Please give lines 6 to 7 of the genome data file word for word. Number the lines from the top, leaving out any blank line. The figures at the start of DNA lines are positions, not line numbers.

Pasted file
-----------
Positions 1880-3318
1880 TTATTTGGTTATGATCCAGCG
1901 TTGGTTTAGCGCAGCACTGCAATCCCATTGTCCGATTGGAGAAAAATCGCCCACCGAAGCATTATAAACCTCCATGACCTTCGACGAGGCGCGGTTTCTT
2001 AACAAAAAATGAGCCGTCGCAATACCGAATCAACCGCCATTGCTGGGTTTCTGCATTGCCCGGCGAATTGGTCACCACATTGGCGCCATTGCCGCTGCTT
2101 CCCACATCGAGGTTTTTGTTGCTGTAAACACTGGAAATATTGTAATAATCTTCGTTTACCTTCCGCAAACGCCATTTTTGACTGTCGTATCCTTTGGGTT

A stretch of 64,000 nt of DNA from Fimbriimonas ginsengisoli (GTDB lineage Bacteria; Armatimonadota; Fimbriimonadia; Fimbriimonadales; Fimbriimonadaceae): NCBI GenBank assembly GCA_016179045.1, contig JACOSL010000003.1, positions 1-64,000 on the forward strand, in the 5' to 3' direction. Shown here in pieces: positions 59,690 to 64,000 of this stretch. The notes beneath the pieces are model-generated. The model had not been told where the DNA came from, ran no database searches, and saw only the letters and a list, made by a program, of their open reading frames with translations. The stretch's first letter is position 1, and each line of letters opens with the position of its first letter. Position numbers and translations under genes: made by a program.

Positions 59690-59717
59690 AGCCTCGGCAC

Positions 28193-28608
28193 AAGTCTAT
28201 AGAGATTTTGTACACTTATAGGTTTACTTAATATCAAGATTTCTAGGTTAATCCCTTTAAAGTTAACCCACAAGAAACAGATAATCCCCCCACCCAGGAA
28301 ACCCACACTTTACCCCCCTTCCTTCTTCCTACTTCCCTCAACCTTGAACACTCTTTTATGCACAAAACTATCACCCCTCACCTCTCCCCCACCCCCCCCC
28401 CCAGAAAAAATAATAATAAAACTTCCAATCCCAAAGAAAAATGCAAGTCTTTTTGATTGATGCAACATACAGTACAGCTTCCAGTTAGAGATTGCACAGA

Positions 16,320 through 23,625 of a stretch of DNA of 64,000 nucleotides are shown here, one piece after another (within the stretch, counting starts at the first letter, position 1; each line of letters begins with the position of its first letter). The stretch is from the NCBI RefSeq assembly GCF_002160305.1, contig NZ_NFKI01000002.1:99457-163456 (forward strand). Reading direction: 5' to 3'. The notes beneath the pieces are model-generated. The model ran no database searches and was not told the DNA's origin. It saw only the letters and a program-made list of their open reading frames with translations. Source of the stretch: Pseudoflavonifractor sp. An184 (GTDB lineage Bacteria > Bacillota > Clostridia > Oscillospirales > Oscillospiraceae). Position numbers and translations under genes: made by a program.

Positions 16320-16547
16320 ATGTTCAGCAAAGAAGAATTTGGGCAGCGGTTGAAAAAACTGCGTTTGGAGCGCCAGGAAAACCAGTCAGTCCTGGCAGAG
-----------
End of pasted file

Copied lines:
A stretch of 64,000 nt of DNA from Fimbriimonas ginsengisoli (GTDB lineage Bacteria; Armatimonadota; Fimbriimonadia; Fimbriimonadales; Fimbriimonadaceae): NCBI GenBank assembly GCA_016179045.1, contig JACOSL010000003.1, positions 1-64,000 on the forward strand, in the 5' to 3' direction. Shown here in pieces: positions 59,690 to 64,000 of this stretch. The notes beneath the pieces are model-generated. The model had not been told where the DNA came from, ran no database searches, and saw only the letters and a list, made by a program, of their open reading frames with translations. The stretch's first letter is position 1, and each line of letters opens with the position of its first letter. Position numbers and translations under genes: made by a program.

Positions 59690-59717